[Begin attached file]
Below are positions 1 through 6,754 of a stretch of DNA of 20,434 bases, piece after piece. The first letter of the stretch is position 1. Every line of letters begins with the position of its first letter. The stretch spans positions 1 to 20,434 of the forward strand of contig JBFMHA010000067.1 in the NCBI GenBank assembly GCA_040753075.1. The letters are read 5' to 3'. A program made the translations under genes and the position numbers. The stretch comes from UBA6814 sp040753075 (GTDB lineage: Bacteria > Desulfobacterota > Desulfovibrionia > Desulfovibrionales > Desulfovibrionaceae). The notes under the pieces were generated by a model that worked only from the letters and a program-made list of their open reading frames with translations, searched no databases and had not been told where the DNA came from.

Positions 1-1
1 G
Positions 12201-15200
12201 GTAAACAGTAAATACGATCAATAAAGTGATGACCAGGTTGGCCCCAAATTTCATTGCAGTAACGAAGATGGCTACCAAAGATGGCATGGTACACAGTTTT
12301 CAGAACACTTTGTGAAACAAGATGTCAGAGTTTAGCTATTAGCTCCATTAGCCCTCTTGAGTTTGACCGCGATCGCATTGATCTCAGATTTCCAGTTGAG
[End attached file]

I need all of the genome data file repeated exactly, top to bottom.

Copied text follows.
Below are positions 1 through 6,754 of a stretch of DNA of 20,434 bases, piece after piece. The first letter of the stretch is position 1. Every line of letters begins with the position of its first letter. The stretch spans positions 1 to 20,434 of the forward strand of contig JBFMHA010000067.1 in the NCBI GenBank assembly GCA_040753075.1. The letters are read 5' to 3'. A program made the translations under genes and the position numbers. The stretch comes from UBA6814 sp040753075 (GTDB lineage: Bacteria > Desulfobacterota > Desulfovibrionia > Desulfovibrionales > Desulfovibrionaceae). The notes under the pieces were generated by a model that worked only from the letters and a program-made list of their open reading frames with translations, searched no databases and had not been told where the DNA came from.

Positions 1-1
1 G
Positions 12201-15200
12201 GTAAACAGTAAATACGATCAATAAAGTGATGACCAGGTTGGCCCCAAATTTCATTGCAGTAACGAAGATGGCTACCAAAGATGGCATGGTACACAGTTTT
12301 CAGAACACTTTGTGAAACAAGATGTCAGAGTTTAGCTATTAGCTCCATTAGCCCTCTTGAGTTTGACCGCGATCGCATTGATCTCAGATTTCCAGTTGAG